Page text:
Annual Flu Shots
Millions of Americans become ill with flu each year, sometimes contracting other serious illnesses as a result. Flu shots provide the best protection against flu and its potential side effects. PlatinumCare LA provides patients with flu shots in Los Angeles, West Hollywood and Playa Vista, CA, to help them preserve good health and prevent infection.
Flu Shots Q & A
Are there different types of flu shots?
Yes. Each year, the type of flu shot can vary based on the strain or type of flu that’s prevalent that year. Most shots are intramuscular, or injected into your muscle, but some may be injected just under your skin and other flu vaccines are inhaled through a nasal spray. PlatinumCare LA can help you determine the best flu shot and delivery method for your needs.
Can I get sick from the flu shot?
Contrary to popular belief, having a flu shot will not cause you to become sick with the flu. Some patients may experience mild flu-like symptoms including general achiness after the flu shot as your body builds up its antibodies, but you will not become ill. A very few people may have allergic reactions, but these are very rare and are mostly associated with vaccines derived from eggs. If you have an egg allergy or sensitivity, be sure to tell your doctor so you can be given an egg-free vaccine. You may experience some redness, tenderness or swelling at the injection site that will go away after a day or two.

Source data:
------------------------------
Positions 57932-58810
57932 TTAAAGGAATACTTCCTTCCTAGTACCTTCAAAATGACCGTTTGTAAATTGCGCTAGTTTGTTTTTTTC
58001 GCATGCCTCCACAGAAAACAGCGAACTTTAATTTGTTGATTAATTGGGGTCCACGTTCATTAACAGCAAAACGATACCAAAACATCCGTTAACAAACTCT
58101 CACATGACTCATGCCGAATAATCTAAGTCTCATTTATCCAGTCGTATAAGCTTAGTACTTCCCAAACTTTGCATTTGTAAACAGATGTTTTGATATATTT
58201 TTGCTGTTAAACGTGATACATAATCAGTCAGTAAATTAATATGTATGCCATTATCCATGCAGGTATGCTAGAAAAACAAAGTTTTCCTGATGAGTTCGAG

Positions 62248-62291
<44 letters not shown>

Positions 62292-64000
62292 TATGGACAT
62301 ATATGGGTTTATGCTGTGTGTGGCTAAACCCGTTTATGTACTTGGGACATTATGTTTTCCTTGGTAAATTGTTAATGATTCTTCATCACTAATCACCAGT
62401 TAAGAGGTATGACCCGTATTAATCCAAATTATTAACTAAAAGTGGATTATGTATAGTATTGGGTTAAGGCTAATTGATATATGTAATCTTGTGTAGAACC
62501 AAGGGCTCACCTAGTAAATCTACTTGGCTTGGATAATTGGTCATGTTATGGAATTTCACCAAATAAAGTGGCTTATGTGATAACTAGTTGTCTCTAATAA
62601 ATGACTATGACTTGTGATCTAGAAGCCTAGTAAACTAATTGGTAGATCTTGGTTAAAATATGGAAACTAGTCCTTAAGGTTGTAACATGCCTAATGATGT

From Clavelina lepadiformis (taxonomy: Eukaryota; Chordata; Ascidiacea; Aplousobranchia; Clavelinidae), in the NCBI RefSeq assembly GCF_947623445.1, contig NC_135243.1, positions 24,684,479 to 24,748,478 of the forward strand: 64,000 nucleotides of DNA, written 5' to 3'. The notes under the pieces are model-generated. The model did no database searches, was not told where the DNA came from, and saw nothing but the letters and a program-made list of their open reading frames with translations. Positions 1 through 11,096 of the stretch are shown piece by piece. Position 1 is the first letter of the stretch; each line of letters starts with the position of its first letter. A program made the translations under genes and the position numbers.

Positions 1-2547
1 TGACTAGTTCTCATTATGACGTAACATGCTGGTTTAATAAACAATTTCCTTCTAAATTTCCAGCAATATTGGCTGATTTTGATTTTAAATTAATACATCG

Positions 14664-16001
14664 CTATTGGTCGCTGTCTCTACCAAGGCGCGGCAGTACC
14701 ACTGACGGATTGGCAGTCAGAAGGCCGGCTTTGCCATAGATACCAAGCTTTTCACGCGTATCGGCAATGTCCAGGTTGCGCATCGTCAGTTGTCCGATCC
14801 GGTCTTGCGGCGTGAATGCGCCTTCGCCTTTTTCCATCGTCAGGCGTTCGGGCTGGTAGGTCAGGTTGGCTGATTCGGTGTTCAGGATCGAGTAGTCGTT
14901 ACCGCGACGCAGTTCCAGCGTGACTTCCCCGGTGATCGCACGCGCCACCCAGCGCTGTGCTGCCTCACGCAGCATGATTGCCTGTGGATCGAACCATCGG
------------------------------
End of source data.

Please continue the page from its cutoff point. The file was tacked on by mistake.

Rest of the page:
Who should have a flu shot?
The Centers for Disease Control and Prevention (CDC) recommends all individuals six months of age or older receive flu vaccines. The need for vaccination is especially important for very young children and the elderly, whose immune systems may be more susceptible to diseases. It’s also highly recommended for people with certain medical conditions such as heart, lung, kidney or liver disease.
Is the flu shot 100 percent effective in preventing flu?
Not always. Although having a flu shot is the best way to prevent the disease, the shot’s effectiveness depends on the health and age of the person receiving the vaccine as well as whether or not the shot you receive works on the flu virus with which you come in contact.